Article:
Pink Dot SG requested a response from the school on how it will prevent the recurrence of such an incident and accused the school system of “repeatedly evading accountability on matters of sexuality”.

MOE’s lack of standards and guidelines means implementation of life-saving intervention is not only sorely lacking, but it means that teachers and school administration who are themselves inclined to discriminate have free reign to do so, becoming part of the problem. It is important to ask what safeguards are in place to prevent similar incidents from recurring and to ensure that counsellors and teachers do not perpetuate misinformation and fear-mongering against the LGBTQ community,” writes Pink Dot SG.

Oogachaga, a community-based, non-profit, professional organisation working with lesbian, gay, bisexual, transgender, questioning and queer (LGBTQ+) individuals, couples and families in Singapore since 1999, said it has been contacted by an informal group of gay alumni of the Chinese High School, Hwa Chong Junior College and HCI with an open letter addressed to the current HCI students and their parents in response to the news of the presentation. 

The presentation content not approved by Hwa Chong Institution

Responding to the mainstream media on Monday, July 18, an HCI spokesperson said, “We are aware of the incident which took place during a presentation on sexuality where a staff member incorporated content outside the scope of the Ministry of Education’s (MOE) Sexuality Education curriculum into his slides.”

She added, “The views presented were the individual staff’s personal perspectives and not representative of the position of the school or MOE.”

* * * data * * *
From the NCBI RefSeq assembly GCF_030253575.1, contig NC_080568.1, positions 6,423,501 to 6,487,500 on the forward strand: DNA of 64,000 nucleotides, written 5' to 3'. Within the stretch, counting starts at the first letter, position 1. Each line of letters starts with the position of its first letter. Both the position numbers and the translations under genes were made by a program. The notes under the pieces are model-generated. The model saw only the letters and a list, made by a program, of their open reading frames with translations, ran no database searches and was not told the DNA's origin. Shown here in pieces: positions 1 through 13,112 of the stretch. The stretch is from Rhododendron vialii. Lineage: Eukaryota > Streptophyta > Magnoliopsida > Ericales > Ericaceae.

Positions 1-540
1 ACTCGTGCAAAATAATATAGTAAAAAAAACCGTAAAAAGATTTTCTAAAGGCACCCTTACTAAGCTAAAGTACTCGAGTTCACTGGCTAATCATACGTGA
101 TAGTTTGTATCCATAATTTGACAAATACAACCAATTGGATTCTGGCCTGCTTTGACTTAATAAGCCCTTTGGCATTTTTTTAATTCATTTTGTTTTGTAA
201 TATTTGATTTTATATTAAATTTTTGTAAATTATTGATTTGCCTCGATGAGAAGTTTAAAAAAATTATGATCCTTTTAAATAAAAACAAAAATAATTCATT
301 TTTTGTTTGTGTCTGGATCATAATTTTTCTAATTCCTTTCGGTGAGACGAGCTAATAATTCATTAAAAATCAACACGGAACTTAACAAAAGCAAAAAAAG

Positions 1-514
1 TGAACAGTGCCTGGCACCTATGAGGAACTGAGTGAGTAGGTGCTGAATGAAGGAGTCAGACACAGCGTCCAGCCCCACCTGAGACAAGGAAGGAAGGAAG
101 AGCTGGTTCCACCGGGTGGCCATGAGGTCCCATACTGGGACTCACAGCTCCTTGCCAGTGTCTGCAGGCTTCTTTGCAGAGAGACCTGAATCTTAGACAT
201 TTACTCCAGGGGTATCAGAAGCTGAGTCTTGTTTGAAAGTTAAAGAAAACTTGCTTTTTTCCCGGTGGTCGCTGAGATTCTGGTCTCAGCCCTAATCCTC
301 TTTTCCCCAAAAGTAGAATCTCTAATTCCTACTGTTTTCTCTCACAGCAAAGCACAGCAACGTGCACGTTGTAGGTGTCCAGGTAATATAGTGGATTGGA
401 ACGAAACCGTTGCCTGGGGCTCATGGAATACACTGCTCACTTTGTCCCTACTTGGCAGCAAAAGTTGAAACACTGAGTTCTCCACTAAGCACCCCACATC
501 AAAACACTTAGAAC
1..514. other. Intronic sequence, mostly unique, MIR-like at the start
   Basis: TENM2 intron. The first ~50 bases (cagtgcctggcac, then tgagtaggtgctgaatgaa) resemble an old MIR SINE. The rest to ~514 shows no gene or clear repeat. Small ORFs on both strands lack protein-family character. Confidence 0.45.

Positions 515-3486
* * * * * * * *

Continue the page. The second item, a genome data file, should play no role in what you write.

The presentation was said to have also associated homosexuality with problems such as alcoholism and sexual assault.

“We take a serious view of this incident and have met up with our students to address their concerns. To ensure that such incidents are not repeated, we will also review our processes,” the spokesperson said.

Yet, many questions from the public are left unanswered. These questions include the vetting process of the slides, why allow the staff member to finish the presentation, why action against the staff was only taken on Monday after the slides went viral online, and whether the staff should have been given a harsher punishment.

This was not the first time such a presentation made waves in HCI. A 2014 a workshop by Focus on the Family Singapore, drew ire from the public and students for its “bigoted” content after it was publicised in an open letter by student Agatha Tan. The workshop was criticised for being sexist and perpetuating gender stereotypes. Parents later created an online petition to review such content.

Speaking to TheHomeGround Asia, Kiss 92’s radio presenter Joshua Simon says that he responded to the news with ambivalence.